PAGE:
Iran, US, and the MEK

Monday, October 8, 2012

Abbas Maleki & Cyrus Safdari

On September 28, 2012, the Obama administration announced the removal of the Mojahedin-e Khalgh (variously referred to as the MEK, MKO, or PMOI) from the U.S. State Department’s list of Foreign Terrorist Organizations (FTO). After the collapse of the regime of its main benefactor, Saddam Hussein, this militant group has engaged the US legislative branch and main lobby groups in Washington D. C. and has made significant contributions to various Congressmen in exchange for their expression of support and participation at MEK gathering. Removing the MEK from terrorism list opens the door to Congressional funding of the organization to continue its terrorist activities and attacks in Iran, thus also making war with Iran far more likely.

The current state of US-Iran relations are at their lowest point from 1875, when the first commercial relations between Iran and United States was established. Currently, there is no diplomatic connection between the two countries, academic exchanges are minimal, the media in each country have no access to the other and the information each nation has on the other can only be obtained indirectly and inefficiently, and so is also inevitably biased and inaccurate. Allowing the MEK to carry out its agenda of influencing US foreign policy with respect to Iran can only lead to a deepening of this crisis.

The irony of the decision to strip the MKO of its terrorist designation should be apparent when one considers the fact that since 1875, only a small number of Americans have been killed in Iran and of those, all but one were assassinated by the same MKO: In 1973, Col. L. Hawkins, a US military advisor, was killed by MEK in Tehran. In 1975, US Air Force Col. P. Shaffer and J. Turner were assassinated by MEK. In 1976, three Americans working on an electronic surveillance system (IBEX) were also killed by MEK. No American has been killed in Iran since the 1979 Islamic Revolution. And yet the MEK has an active office in Washington D.C. whilst Iran and the US have no diplomatic relations.

Legally, the delisting of the MEK was an entirely discretionary and arbitrary action by the US Secretary of State. While a Federal court judge placed a deadline on the Secretary of State to make her determination, the court had no legal role in shaping the substance of her decision to delist the MEK. The decision to delist the MEK is all the more grievous when one considers the fact that just recently, several media reports indicated that the MEK was still active in carrying out acts of terrorism in Iran, as well as against its own members, including the assassinations of Iranian nuclear scientists. But aside from all that, it was obvious from the start that the Foreign Terrorist Organization designation was purely a legal myth which was never fully enforced. Even though the MEK was included on the same terrorist list as Al-Qaeda, MEK operatives and agents were left to freely wander the halls of Congress and recruit spokespersons for their cause for many years. It appears, therefore, that the decision to delist the MEK was not based on a consideration of the group’s agenda and practices and policies but was in fact simply a ploy intended to satiate the well-financed pressure groups which support the MEK for reasons of their own, as well as a concession to intransigent MEK members who refused to leave their base in Iraq, Camp Ashraf, despite the insistence of the new Iraqi government which has long sought to eject the group due to their history of cooperation with the deposed Saddam Hussein. If the MEK continues its  activities, the US would be liable for giving safe haven to terrorists on its own soil.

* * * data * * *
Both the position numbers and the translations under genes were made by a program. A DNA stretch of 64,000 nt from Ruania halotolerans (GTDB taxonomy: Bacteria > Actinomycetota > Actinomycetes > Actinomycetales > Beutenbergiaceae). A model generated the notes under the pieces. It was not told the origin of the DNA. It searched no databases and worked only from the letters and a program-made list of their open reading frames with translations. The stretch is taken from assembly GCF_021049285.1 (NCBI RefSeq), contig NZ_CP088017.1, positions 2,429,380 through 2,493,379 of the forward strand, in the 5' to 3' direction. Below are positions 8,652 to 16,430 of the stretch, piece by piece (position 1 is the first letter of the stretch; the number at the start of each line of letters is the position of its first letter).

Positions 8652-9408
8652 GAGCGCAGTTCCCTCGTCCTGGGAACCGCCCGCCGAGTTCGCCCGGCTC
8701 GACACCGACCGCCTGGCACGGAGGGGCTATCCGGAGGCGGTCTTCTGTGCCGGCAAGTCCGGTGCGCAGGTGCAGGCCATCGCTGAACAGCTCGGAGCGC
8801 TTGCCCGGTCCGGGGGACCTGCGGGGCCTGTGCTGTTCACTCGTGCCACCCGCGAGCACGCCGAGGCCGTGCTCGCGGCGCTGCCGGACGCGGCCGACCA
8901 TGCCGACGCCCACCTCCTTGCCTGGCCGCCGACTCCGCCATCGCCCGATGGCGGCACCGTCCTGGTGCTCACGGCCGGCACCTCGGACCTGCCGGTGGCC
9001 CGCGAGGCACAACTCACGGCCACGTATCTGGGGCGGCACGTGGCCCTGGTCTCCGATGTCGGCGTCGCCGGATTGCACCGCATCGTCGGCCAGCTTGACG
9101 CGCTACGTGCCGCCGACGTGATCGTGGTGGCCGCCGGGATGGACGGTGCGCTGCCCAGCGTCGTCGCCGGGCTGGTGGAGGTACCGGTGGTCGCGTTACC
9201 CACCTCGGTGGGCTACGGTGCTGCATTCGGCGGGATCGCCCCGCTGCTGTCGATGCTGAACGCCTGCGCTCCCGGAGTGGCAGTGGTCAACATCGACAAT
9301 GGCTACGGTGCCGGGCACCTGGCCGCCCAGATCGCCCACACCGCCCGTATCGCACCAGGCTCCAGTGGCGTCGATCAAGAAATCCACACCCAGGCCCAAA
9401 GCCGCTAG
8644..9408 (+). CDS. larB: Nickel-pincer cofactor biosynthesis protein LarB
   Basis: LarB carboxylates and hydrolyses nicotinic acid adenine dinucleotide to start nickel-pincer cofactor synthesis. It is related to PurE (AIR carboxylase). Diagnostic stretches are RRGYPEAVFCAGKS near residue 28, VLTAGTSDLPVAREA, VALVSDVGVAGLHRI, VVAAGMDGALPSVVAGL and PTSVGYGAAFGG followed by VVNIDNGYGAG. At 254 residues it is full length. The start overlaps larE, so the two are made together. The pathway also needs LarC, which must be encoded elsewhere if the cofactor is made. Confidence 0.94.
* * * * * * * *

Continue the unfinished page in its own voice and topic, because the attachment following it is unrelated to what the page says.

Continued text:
It seems Washington decision-makers who supported the MEK have fallen in the trap of a cult organization without adequately checking this organization’s history and background. While it is true that US is challenging the Islamic Republic, and that the MEK is also active against Iran's government, a policy of “The enemy of my enemy is my friend” is ultimately shortsighted and self-defeating. The MEK is universally detested amongst ordinary Iranians who remember well the group's alliance with Saddam Hussein during the Iran-Iraq war, as well as their other atrocities. By now, the recent developments in the Middle East should have displayed clearly the close relationship between the attitudes of each society and its political reaction to the US presence in the region. The decision to delist the MEK can only lead to the further alienation of the Iranian people, and endanger America’s long-term interests in the Mideast.

That US-Iran relations have reached this current nadir we are experiencing now, where some urge bombing Iran as a smart policy choice, where something as significant as launching a war is reduced to merely "an option on the table," and where ordinary people are deliberately made suffer the effects of economic sanctions in the hopes that through sheer desperation alone they will topple the government, is itself a clear indication of the utter bankruptcy and failures of the policies adopted towards Iran until now. It is about time to stop digging this hole ever deeper. Iranian public opinion, ever nationalistic and proud, is watching carefully. Allowing the MEK to buy its way off the FTO list in such a blatant manner, amounts to a national insult, makes a lie out of US proclamations of respect for the people of Iran, and can only be seen as further proof of the fundamental hypocrisy of the US stance taken with respect to not just the government of Iran but also that nation of 80 million people.

Key Words: Iran, US, MEK, Foreign Terrorist Organizations, Congress, Al-Qaeda, Maleki, Safdari

*Abbas Maleki, Professor of Energy policy at Sharif University of Technology, Tehran
 Cyrus Safdari, Ph. D., analyst and blogger

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